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Mahler: Das Lied von der Erde
Mahler, Seiffert, Hampson
Mahler: Das Lied von der Erde
Genre: Classical
 
  •  Track Listings (6) - Disc #1

It was a good idea to use the baritone version of Das Lied, and there's nothing particularly wrong with the playing, except that it's much too cautious and self-consciously pretty. The result is simply dull, as if everyone...  more »

      
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CD Details

All Artists: Mahler, Seiffert, Hampson, Rattle
Title: Mahler: Das Lied von der Erde
Members Wishing: 0
Total Copies: 0
Label: Capitol
Release Date: 5/13/1997
Genre: Classical
Styles: Historical Periods, Modern, 20th, & 21st Century, Symphonies
Number of Discs: 1
SwapaCD Credits: 1
UPC: 724355620026

Synopsis

Amazon.com
It was a good idea to use the baritone version of Das Lied, and there's nothing particularly wrong with the playing, except that it's much too cautious and self-consciously pretty. The result is simply dull, as if everyone were simply concerned with getting the notes right, and couldn't care less about what the words actually mean. A major disappointment, given the pedigree of everyone involved. --David Hurwitz
 

CD Reviews

Good in the details, but not quite convincing as a whole
Santa Fe Listener | Santa Fe, NM USA | 09/17/2005
(3 out of 5 stars)

"I expected a lot from this recording and rushed to buy it on its initial release in 1997. I don't really prfer the baritone option for the lower voice -- Bruno Walter, who premiered Das Lied, suggested that Mahler would have dropped this alternative in the end -- and unfortunately Hampson isn't at his best, nowhere nearly as expressive as the great mezzos and altos in this part. He sounds sensitive, mellifluous, and fussy instead of deeply involved.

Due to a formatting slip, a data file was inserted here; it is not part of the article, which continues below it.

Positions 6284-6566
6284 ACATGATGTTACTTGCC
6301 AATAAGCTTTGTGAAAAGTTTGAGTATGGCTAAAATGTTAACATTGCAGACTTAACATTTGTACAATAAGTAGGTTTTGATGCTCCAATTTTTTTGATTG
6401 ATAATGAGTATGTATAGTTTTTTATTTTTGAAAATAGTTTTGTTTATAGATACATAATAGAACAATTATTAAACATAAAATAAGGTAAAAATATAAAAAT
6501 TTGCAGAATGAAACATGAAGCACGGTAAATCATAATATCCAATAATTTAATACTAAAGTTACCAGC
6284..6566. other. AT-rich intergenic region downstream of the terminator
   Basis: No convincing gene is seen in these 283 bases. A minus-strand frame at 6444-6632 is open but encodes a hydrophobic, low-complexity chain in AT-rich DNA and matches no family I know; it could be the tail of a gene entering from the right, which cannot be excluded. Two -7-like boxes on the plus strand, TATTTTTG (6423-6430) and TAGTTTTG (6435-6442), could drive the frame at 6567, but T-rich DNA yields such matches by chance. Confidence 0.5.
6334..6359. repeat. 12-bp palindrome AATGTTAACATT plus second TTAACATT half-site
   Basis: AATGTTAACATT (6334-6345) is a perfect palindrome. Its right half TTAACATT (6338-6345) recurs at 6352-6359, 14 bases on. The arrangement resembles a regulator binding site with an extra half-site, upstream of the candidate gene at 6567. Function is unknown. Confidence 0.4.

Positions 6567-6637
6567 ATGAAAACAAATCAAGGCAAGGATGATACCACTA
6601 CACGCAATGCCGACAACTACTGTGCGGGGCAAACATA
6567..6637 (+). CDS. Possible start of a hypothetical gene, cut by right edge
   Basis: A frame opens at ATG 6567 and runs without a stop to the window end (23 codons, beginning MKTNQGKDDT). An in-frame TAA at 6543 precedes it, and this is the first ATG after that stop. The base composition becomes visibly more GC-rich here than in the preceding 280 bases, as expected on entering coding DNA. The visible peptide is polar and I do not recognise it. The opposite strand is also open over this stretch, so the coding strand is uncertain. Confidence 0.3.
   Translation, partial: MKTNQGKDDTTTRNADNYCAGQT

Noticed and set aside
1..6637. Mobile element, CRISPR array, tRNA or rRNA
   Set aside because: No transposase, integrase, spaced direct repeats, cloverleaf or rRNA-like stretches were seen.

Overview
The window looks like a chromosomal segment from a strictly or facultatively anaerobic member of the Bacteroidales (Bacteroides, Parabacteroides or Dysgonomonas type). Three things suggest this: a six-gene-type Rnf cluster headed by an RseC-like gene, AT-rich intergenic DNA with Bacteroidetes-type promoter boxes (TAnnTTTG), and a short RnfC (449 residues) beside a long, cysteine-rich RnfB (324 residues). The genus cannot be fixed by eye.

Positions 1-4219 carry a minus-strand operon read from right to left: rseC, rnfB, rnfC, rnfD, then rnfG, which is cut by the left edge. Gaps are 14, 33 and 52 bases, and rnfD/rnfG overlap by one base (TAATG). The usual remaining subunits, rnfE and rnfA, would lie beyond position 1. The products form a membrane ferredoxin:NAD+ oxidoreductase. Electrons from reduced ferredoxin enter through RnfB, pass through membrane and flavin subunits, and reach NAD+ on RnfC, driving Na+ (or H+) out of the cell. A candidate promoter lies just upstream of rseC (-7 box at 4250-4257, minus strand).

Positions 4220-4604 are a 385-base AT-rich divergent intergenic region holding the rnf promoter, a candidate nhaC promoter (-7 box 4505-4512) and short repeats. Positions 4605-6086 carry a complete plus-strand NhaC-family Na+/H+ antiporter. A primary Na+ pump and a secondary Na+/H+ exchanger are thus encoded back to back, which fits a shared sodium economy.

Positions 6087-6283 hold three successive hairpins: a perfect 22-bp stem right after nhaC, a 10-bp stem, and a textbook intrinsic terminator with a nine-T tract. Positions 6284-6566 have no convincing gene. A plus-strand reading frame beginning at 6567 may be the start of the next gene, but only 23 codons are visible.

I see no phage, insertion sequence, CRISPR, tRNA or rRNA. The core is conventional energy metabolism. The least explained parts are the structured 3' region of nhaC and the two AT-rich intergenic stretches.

Rattle doesn't seem to catch on to Das Lied, either, when compared to the great conductors like Walter and Klemperer, who were echt Mahlerians. He attends to every detail, but thre's a sense of rush at times and not enough true feeling -- where is the music's world-weariness, for example? the whole thing is too bright and one-dimensional. Peter Seiffrt's intelligent, idiomatic singing turns out to be the high point. I'm sure he needs the microphone to carry over Mahler's huge orchestra, but that's no more than can be said of Fritz Wunderlich on Klemperer's famous EMI recording form the Sixties. Seiffert's involvement shows up Hampson's relative detachment. Finally, we mst consider the City of Birmingham orchestra, which stuggles gamely to cope with Mahler's virtuosic demands but achieves only a partial success.

In all, a reading with good parts that don't add up to a successful whole."